Though I am not a devout football fan, I watched Super Bowl LII (52) on Sunday, rooting for the Eagles.
It was of course a very exciting game right up to the last second and included a number of amazing plays.
Most astonishing to me, however, was the extravagant, almost rococo nature of the commercials, desperately striving for eye-popping originality and in many cases for racial “diversity,” presented in the most egregiously irrelevant and self-congratulatory way: babies of different colors serving as props for the — of course — politically correct nature of a (I forget) company; a skinny dancer moving hips provocatively, so buy Diet Coke; Hyundai telling us to buy its cars because they turn metal detectors into “hope detectors”; the multiple stories of recovering paraplegics as PR for buying a Toyota vehicle.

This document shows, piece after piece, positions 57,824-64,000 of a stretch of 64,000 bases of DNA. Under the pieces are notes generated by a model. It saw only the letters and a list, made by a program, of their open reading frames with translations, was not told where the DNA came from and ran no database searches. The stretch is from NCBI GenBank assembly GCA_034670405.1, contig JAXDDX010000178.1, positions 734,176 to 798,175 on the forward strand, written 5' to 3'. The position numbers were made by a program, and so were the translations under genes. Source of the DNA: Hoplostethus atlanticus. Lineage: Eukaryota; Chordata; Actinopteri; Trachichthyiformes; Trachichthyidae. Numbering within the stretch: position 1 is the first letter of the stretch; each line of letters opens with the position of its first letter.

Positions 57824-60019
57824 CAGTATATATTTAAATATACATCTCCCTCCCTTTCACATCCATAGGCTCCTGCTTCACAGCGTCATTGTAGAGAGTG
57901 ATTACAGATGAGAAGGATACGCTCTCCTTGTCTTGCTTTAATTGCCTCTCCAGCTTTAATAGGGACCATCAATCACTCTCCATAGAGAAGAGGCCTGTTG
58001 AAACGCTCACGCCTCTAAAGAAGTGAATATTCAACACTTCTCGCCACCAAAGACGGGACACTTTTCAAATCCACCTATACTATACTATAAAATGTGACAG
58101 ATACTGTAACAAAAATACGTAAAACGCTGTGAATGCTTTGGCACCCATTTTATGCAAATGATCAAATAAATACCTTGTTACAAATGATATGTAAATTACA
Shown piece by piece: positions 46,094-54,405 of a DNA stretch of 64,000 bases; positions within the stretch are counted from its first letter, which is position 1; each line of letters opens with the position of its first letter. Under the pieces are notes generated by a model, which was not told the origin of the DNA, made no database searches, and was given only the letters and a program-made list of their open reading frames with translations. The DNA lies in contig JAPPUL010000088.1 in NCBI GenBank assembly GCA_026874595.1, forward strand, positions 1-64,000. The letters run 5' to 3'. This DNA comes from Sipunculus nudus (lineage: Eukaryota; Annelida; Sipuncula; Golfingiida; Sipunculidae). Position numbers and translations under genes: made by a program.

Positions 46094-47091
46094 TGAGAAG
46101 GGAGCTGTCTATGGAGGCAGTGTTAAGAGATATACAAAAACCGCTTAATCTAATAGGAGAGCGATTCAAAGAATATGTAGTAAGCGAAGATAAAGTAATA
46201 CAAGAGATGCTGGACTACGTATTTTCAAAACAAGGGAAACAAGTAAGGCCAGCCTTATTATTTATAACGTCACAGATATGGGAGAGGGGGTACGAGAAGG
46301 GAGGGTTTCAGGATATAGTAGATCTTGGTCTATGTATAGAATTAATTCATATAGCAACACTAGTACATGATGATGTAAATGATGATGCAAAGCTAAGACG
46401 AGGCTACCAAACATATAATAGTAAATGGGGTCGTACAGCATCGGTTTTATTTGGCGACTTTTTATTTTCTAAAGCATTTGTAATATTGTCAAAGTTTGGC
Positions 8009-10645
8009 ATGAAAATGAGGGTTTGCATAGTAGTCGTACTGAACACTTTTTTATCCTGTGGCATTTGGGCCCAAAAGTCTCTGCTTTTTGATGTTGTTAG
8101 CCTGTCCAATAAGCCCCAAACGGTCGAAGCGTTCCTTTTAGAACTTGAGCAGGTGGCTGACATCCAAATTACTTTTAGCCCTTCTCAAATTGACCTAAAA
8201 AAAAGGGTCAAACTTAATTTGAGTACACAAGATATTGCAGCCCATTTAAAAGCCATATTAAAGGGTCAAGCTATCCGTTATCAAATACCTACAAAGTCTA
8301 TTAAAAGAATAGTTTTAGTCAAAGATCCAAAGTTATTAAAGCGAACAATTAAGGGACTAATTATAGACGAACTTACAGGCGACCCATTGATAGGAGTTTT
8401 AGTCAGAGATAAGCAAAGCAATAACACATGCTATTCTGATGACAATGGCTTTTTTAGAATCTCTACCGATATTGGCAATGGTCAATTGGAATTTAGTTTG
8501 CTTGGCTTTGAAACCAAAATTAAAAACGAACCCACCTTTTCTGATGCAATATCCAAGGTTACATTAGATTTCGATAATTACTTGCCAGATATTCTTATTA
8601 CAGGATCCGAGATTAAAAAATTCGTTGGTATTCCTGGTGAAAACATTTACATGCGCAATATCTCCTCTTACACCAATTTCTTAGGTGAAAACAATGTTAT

Perhaps the most shocking was to see the speeches of Dr. Martin Luther King, Jr. reprised in advocacy of buying a Ram truck!
One can only imagine what H.L. Mencken or Edmund Wilson, were they alive today, might make of this engorged afflatus of show-biz capitalist puffery. Or what any trenchant, observant social critic would tell us as to the meaning of this mind-blowing display of a “buy-and-be-happy” nation.